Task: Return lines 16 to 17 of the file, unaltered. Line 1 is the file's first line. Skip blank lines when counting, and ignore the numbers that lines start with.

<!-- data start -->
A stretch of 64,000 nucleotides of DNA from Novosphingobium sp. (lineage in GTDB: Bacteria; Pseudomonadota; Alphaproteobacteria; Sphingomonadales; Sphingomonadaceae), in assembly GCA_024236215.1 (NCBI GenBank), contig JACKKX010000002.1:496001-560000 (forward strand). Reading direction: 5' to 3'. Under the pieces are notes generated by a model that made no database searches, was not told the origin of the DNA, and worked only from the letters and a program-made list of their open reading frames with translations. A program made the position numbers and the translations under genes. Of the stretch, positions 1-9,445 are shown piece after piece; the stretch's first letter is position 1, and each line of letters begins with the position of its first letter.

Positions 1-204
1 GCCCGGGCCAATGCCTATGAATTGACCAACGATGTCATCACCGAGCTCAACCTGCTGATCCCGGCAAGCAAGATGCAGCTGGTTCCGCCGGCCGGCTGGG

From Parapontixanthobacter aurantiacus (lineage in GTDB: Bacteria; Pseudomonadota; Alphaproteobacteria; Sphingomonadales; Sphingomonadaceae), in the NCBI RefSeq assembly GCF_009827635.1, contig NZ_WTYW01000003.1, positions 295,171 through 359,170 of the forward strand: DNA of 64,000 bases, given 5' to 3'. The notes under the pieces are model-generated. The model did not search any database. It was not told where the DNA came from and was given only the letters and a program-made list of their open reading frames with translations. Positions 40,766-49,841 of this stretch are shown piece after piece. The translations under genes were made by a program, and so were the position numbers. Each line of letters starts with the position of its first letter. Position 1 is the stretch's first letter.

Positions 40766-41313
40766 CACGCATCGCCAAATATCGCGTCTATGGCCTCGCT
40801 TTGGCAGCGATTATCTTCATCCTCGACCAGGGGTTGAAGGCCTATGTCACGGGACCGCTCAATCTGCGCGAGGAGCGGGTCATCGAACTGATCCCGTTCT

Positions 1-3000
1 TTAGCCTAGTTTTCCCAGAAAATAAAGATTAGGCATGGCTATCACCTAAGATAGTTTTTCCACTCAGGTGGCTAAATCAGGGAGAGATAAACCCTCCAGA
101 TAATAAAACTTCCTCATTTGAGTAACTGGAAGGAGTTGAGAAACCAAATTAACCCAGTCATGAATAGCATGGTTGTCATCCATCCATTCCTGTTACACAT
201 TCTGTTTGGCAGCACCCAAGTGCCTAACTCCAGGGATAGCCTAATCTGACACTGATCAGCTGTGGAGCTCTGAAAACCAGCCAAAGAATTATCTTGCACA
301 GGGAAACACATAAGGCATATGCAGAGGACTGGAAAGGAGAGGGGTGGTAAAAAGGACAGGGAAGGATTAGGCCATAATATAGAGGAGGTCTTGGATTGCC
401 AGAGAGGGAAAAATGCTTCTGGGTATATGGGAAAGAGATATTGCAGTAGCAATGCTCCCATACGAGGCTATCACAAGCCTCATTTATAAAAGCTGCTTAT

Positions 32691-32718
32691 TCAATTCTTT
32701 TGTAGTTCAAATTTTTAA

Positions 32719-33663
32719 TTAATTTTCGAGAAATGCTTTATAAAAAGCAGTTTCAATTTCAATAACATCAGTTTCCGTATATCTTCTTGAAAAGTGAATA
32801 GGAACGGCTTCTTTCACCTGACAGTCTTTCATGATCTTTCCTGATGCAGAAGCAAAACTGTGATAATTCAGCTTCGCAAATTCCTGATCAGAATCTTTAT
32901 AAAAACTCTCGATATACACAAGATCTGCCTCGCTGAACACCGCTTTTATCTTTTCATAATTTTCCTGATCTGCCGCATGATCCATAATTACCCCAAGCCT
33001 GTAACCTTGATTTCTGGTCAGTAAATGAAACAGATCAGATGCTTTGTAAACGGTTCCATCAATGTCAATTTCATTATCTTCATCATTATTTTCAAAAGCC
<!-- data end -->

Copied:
32701 TGTAGTTCAAATTTTTAA

Positions 32719-33663